No one goes into a relationship, business or otherwise, planning how to end it. Firing a client is an unfortunate necessity when things go terribly wrong. The first thing to determine is your last straw. This client may be:
- consistently asking for services beyond the scope of the contract.
- pushing back on everything they're paying you for.
- difficult to work with.
- not paying you for all of the work you've already done.
Now that you know you've had enough, do you know what to do next?
Here's what to say and do when you're firing a client.
Step 1: Decide To Fire The Client
If there's hesitation, you may need to settle on this decision. Ask yourself these questions:
- Is the client the problem or the project?
- Can you resolve project scope or communications challenges?
- Are you losing money by keeping this client?
Try not to make the decision lightly or out of anger. Think clearly before moving forward. Maybe it's time for you to raise your rates or address out-of-scope requests. Perhaps there's a personality conflict. Is there someone else on your team that would be a better fit for your client contact?
Communications challenges can be tough but they may not be a reason to fire your client. Do you need to communicate more or listen better? Try to resolve these challenges before making a decision. If you've tried everything, then move on to the next step.
Is your client not paying or unable to pay what they agreed to pay? Then it's definitely time to have a serious talk and possibly let them go on their way.
Step 2: How to Say, "You're Fired."
You are now positive that this client needs to go. How do you say that? And what do you do if you have a signed contract with your client?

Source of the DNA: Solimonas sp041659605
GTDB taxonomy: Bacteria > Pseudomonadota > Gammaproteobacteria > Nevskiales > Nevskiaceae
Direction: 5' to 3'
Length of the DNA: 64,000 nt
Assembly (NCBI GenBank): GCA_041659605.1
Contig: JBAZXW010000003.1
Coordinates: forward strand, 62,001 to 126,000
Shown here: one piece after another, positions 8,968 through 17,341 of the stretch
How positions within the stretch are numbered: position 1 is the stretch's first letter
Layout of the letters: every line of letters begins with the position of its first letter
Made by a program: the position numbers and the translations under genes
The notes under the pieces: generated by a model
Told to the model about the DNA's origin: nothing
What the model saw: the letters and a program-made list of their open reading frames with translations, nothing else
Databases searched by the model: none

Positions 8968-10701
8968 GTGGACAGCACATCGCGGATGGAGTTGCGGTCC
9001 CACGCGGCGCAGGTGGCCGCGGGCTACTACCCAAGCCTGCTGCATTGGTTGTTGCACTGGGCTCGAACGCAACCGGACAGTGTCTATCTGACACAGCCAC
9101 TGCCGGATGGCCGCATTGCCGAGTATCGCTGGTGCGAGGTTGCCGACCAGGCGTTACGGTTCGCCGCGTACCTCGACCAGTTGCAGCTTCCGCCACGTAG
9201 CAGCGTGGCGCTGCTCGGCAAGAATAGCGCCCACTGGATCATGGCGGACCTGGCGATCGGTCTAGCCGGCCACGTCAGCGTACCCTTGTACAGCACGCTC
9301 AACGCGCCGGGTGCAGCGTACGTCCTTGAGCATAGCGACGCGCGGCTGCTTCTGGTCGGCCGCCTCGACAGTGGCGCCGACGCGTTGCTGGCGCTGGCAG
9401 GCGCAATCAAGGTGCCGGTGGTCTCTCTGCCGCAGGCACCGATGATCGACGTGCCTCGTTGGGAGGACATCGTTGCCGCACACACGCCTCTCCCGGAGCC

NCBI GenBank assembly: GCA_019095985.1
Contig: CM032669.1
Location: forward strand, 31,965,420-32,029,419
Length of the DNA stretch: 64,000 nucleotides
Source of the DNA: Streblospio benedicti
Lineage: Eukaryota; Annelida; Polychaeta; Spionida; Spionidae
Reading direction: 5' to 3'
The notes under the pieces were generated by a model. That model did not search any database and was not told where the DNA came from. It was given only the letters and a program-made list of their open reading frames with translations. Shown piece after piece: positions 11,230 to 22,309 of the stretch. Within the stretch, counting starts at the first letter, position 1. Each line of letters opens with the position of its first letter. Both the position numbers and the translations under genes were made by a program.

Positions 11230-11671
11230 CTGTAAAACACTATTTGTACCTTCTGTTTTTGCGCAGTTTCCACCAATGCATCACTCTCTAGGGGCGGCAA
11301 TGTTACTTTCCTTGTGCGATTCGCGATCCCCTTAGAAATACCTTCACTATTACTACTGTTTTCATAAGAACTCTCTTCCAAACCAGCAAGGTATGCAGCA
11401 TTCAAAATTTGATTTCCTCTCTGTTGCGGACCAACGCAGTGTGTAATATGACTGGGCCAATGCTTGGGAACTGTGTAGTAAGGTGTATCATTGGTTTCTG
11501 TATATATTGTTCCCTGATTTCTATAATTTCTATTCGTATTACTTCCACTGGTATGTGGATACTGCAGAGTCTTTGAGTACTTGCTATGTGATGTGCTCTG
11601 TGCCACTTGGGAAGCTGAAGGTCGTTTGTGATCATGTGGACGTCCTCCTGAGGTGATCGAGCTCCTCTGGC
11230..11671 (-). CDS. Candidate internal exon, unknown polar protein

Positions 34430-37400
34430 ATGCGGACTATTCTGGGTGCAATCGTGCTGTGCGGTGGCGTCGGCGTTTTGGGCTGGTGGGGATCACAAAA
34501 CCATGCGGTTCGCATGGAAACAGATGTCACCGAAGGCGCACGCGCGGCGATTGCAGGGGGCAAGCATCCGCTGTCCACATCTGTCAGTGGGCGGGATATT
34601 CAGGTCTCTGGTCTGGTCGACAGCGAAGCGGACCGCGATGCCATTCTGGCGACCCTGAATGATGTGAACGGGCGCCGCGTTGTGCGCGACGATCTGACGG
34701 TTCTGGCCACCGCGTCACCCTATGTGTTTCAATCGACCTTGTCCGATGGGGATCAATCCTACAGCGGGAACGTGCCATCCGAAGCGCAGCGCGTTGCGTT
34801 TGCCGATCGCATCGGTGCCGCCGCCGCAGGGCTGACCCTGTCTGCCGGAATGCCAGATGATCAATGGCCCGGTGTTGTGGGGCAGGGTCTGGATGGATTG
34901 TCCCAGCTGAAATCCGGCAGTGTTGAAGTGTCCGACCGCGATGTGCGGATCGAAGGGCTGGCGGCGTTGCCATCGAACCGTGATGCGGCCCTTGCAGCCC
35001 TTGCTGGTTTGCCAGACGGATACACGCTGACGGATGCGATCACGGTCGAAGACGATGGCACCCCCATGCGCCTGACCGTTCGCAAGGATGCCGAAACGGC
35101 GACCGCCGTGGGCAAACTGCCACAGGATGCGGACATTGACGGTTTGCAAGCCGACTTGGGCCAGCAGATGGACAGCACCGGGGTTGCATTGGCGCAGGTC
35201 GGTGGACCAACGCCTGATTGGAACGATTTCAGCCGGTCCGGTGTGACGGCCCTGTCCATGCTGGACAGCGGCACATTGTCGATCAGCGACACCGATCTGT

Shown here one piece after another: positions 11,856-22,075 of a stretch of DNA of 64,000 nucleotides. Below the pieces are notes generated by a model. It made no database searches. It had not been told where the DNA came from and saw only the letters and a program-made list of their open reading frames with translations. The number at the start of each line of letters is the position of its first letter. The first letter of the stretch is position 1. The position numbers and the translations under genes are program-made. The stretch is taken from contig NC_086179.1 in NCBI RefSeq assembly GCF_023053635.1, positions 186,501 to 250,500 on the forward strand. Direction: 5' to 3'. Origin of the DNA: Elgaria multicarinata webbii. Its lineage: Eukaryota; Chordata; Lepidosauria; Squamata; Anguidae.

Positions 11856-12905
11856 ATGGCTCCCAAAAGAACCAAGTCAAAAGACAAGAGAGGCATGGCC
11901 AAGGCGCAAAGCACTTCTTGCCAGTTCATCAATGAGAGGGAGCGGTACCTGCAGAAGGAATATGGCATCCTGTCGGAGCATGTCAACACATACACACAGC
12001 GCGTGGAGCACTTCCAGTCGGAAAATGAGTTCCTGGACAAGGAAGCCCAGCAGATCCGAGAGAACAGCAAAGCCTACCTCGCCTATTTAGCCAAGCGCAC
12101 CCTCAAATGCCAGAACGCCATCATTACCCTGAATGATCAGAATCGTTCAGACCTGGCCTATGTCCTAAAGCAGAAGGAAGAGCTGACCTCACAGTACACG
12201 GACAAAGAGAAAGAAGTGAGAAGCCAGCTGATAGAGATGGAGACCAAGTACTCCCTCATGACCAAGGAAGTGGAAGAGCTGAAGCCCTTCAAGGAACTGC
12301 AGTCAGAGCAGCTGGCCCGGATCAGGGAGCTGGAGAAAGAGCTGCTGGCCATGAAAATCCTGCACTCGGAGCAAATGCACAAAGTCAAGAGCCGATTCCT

First, let's address the contract. If the client is holding up their end of the deal, you may have to wait until the contract expiration. If the contract is month-to-month, it's time to give 30-days notice that you will not be renewing. If you're uncertain if you can get out of your contract, have an employment lawyer look at the agreement.
Now, let's talk about the tough conversation you're about to have. You're going to have to settle your nerves and your mind before doing this. Have a plan for what you're going to say so that you don't get off track. Here are some suggestions on how to let them go:
- It's not you. It's me. "I am not sure that my business can suits your needs. Here are some suggestions of others that can."
- I'm cutting back my hours. "We're re-evaluating the amount of time we devote to certain tasks. This restructuring doesn't work for your needs so we will have to refer you elsewhere."
- Our business model is changing. "After some analysis, we have determined that our current business model isn't effective for our long term goals. We will no longer be taking on projects or work such as yours."
- Due to non-payment, we have stopped work on this project. "After several attempts to collect, we are unable to continue working on your behalf."
- We will not be renewing your contract. "Since we are unable to agree on goals or methods to get there, we have decided not to renew our contract with you. Here are some competitors that may better align with your business needs."
There are several ways to cut ties with your client but it doesn't hurt to do it politely. Make suggestions for alternate business partners that could help. If any of these other businesses are colleagues, give them a heads up to let them know that you're sending a potential problem their way. They may be more up to the task than you are.
Step 3: Getting Paid What They Owe You
When you've fired a client for non-payment, that doesn't mean that they get away with it. You still have a right to collect on the work that you've done. This important step needs to happen immediately:
The longer an invoice is outstanding, the less likely it will be paid.
You may have already attempted to collect on their past due invoices. You may have already written off their account as bad debt. You can still work with a collections agency to get paid!
Gather all communications of this client - contact information, emails, notices of past due payments, invoices, contracts and any other attempts to collect - to help the collections agency get started. They will chase it down and do any appropriate research to get you paid. Why will they work so hard for you?
Because they don't get paid unless you do.